Rosa Juarez is from San Pedro, Villa de Tututepec, which is a small town in Oaxaca, Mexico. She always dreamed of opening Antojitos Lita Rosita – driven by her family’s passion for cooking – but never quite sure how to start it. She heard about the food incubator program run by The center of La Raza and knew it was the perfect opportunity for her. She has been serving Plaza Roberto Maestas food since April 2019 and is living her dream.

It’s obvious that Juarez never gave up and still works hard every day. She wakes up at 5 a.m. each morning to prepare her food and is ready to sell at 10 a.m. in the square. Juarez said it was difficult, especially during the COVID-19 pandemic, to wake up every day hoping she was making enough daily sales.

Juarez says she loves people’s curiosity for her food. She invites people to come over and ask questions about the dishes she sells, as she says it connects her to her customers. Every item on Antojitos Lita Rosita’s menu is delicious, but Juarez’s favorite – and crowd-pleaser – dishes are tinga tostadas and sopes.

“My food is an extension of my Oaxacan culture. I love showing new customers foods from Oaxaca like tlayudas which can best be described as a thin quesadilla with rich meat and cheese fillings!

– Rosa Juárez

Salvadoran bakery and restaurant

Photo showing Aminta Elgin and Ana Castro holding delicious Salvadoran food in front of the bright orange entrance to their bakery.
Sisters Aminta Elgin and Ana Castro holding delicious Salvadoran food in front of their bakery. (Photo: intentionalist)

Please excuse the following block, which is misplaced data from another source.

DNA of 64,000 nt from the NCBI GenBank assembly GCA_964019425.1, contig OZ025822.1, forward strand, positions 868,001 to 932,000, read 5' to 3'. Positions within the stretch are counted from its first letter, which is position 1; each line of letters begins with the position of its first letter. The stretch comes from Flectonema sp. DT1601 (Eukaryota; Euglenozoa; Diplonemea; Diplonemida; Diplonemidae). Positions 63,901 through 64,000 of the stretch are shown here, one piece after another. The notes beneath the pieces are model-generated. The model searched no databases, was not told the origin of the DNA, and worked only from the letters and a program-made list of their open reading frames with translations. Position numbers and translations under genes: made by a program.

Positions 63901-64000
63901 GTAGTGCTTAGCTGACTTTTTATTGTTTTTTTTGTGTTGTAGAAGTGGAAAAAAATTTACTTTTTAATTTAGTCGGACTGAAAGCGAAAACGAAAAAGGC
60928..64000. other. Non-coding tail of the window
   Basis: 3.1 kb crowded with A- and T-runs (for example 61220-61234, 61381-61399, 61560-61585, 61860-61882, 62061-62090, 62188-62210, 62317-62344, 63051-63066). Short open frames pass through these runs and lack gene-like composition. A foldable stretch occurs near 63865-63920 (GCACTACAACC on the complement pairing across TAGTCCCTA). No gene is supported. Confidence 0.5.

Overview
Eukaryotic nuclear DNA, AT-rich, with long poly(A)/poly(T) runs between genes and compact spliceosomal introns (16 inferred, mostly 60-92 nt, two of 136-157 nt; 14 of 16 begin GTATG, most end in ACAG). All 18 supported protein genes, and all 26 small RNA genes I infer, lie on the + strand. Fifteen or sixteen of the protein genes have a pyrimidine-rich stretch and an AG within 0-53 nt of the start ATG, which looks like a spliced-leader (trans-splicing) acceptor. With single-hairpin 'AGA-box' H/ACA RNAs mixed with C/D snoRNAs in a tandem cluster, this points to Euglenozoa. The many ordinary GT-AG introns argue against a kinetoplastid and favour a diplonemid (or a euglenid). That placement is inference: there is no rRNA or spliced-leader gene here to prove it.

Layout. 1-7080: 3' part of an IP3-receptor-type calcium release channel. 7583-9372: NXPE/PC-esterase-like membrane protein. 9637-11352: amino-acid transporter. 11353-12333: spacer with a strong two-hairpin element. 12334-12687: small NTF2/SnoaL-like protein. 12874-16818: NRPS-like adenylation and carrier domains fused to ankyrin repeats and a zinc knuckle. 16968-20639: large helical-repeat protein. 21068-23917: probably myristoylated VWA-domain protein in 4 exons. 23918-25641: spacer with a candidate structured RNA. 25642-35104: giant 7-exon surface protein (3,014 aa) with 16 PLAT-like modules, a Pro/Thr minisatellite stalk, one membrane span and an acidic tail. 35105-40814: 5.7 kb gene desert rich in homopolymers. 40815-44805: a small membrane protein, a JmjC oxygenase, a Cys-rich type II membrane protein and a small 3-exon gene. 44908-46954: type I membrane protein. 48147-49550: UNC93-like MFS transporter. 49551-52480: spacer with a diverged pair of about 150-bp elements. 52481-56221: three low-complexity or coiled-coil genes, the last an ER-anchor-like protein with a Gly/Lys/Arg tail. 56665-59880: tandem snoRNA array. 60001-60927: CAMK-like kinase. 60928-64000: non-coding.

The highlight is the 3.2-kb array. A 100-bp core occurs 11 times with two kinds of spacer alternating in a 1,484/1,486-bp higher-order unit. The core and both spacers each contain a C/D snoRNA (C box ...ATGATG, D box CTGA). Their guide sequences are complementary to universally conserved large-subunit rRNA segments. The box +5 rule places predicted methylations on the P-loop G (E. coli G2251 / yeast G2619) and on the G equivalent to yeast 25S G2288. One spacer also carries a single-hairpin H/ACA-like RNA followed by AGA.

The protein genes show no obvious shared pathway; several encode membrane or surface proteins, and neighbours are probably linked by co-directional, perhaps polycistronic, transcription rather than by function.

Sisters Aminta Elgin and Ana Castro grew up in the baking business: their grandparents ran a bakery in El Salvador. Castro, still the human person, took out the baked goods and prepared to sell them while Elgin, a talented baker, helped her grandmother. In their business, Salvadoran bakery and restaurant, their roles are the same. Elgin Kitchen and Castro greets customers with a smile.

Some customers visit almost daily, and some have been visiting since the doors opened in 1996.

Salvadorean Bakery & Restaurant served as a tool for Aminta and Ana to support not only their families but also their communities in Seattle and El Salvador. They use their platform to be vocal members of the community, meet with local Latin American organizations, and even travel to the White House to fight for healthcare for all. Elgin, a big football fan, also makes a point of supporting local sports in Seattle and El Salvador.

The windows at Salvadorean Bakery & Restaurant are full of traditional Salvadoran pastries, as well as some of Elgin’s own creations. One of her personal favorites are the pastelitos de leche, which she makes from her family’s recipes.

“We love to have a bit of our culture here in Seattle. It is very nice. When you walk in here you feel like you are in El Salvador, a little corner of El Salvador. And that’s how our customers describe it.

—Aminta Elgin

Jax kiel is a journalism student at Western Washington University and an intern at Intentionalist.

?? The selected image: A plate of Churrasco Timbero with fresh bread and a drink. (Photo: Café Con Leche)